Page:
“We must never forget that the record on which we judge these men today is the record on which history will judge us tomorrow.”
Justice Robert H. Jackson, Chief U.S. Prosecutor, Nuremburg
For the realization of a “Greater Serbia”, the ends must justify the means. Prisoners of war being tortured, rape, forced into slave labour,looting,destruction of homes,and the utilization of humans as shields. All violations of the customs of war, and yet it only scratches the surface of the Serbian effects on people unlike their own.The Devil’s Garden is a story of persecution, terror, suffering, death, but ultimately redemption from beyond the grave. This book really delves into the process involving war crimes investigation and all the barriers to success that stand in the way of judicial men doing their job for the dead. For instance, being a man fighting for the rights of the deceased and invoking justice on the perpetrators while also being under heavy surveillance is a grand hyperbole of immeasurable logic. Personally I understand it, but I don’t get it, in a world that makes little sense.
In the world of war crimes investigation there is a tremendous amount of responsibility with little to no margin of error. One mistake can lead to the loss of valuable intelligence and more importantly the deaths of you, your partners, innocent bystanders, and accused criminals in line for questioning.John’s expertise is realized in the realm of interrogation and interviewing of suspects of war crimes.As espoused in the book, interrogation is both an art and science. It must involve psychological, sociological, and accumulated street smarts in order to be as efficient as required. An inordinate amount of understanding must be put in place to get as close as possible to comprehending the killer’s motivations. Throughout the book you are witness to the successful utilization of these beliefs and the shear admiration of the criminals in response to the investigators work and the abiding of the code. Praise is praise, no matter the source.
In 1987, “The Butcher of the Balkans” Slobodan Milosevic while addressing a group of angry Serbians commenced on a new chapter in a 600 year old war when he said “No one should dare beat you again.” Some people viewed that day as the end of Yugoslavia and the start of a war to rid Croatia of Non-Serbs. In the book this was an expedition to the genocide of thousands of people that went far greater than Milosevic’s rule. There were many ways Milosevic went about his extermination of Non-Serbs, but some of the more peculiar events I would like to mention.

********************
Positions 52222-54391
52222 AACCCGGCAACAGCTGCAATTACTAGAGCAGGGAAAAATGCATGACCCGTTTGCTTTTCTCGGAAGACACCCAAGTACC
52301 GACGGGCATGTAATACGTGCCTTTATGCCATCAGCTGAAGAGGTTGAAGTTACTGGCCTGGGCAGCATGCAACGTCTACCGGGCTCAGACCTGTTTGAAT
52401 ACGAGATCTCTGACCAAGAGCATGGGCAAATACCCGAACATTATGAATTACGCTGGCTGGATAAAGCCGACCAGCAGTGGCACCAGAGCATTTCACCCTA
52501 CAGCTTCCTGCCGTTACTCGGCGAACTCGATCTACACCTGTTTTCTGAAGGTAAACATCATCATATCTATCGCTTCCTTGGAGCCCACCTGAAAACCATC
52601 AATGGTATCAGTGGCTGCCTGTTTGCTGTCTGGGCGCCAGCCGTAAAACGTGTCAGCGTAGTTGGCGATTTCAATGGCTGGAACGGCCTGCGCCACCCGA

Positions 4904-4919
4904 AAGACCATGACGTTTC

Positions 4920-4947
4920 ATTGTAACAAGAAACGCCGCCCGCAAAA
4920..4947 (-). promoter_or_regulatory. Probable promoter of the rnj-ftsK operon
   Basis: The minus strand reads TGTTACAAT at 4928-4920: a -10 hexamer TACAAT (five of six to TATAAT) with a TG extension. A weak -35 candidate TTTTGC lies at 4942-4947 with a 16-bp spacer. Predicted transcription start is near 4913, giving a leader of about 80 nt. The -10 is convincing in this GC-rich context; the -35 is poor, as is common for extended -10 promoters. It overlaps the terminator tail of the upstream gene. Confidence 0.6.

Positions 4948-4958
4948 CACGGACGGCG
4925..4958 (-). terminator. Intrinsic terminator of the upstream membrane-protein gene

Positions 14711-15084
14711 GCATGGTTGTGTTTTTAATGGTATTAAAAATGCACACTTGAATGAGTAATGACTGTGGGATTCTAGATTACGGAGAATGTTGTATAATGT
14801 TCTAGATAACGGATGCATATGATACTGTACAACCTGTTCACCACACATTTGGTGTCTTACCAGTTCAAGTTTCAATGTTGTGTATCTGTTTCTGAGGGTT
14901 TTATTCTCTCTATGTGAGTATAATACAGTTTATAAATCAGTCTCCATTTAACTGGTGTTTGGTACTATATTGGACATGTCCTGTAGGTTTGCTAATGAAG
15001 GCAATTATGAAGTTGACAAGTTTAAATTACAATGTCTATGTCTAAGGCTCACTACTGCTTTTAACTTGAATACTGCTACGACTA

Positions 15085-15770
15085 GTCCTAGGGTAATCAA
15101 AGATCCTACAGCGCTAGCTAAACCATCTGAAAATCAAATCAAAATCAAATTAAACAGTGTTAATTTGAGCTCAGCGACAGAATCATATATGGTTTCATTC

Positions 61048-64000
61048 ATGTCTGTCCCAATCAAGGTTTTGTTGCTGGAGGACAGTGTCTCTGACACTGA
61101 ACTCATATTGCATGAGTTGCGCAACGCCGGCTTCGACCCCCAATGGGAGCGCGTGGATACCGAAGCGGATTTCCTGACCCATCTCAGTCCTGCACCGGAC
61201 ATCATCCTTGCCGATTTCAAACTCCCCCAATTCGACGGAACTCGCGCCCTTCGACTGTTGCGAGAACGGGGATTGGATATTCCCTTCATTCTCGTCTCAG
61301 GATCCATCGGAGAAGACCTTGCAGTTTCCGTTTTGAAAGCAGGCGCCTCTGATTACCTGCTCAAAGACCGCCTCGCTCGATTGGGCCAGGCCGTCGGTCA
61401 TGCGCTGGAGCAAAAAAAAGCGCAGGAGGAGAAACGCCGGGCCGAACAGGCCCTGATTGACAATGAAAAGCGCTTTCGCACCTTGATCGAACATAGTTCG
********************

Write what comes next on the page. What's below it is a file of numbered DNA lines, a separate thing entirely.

Serbian forces were killing their own people in order to influence their public in believing that the Croatian-Terrorists were reinvigorating their historic feud with the Serbian people. Slobodan Milosevic was a big proponent of this tactic, despite being out of office. During the rotational presidency or the “Rump Presidency” following Milosevic’s leave he still maintained control over Serbia while the figureheads where there for the hand shaking and kissing babies. This is a prototypical case of the puppet master pulling all the strings. In coordination with the Serbian crime underworld the Joint Criminal Enterprise established a strategy where heroin would be distributed at little to know cost among the Croats in order to foster increased demoralization and helplessness among the manipulated and infected regions. Found this very interesting and put a new spin on the war against drugs. Milosevic was also behind the orchestration of The Red Berets who were comprised of recently released prisoners and prisoners looking to escape jail time and join the fight. This is very reminiscent of the American movie The Dirty Dozen.
I found this book to be incredibly thorough, giving you a glimpse into the day-to-day turmoil facing war crimes investigators. It covers a lot of the more integral figures during the war and does not leave any stone unturned. The epilogue acts as a closure for the involved parties and gives you the feeling that the imprisonment of these criminals is justifiable in every sense of the word, but their is still a lot of work to be done before this situation is resolved.
“Enmity and division can never make it easier for us to live. I have come to understand that our- the fact that we all belong to the same human race is more important than any differences, and I have come to understand that only through friendship and confidence can we live together in peace and friendship, and thus make it possible for our children to live in a better world.” Milan Babic, President of a self-proclaimed state, the Republic of Serbian Krajina in an effort to establish a “Greater Serbia”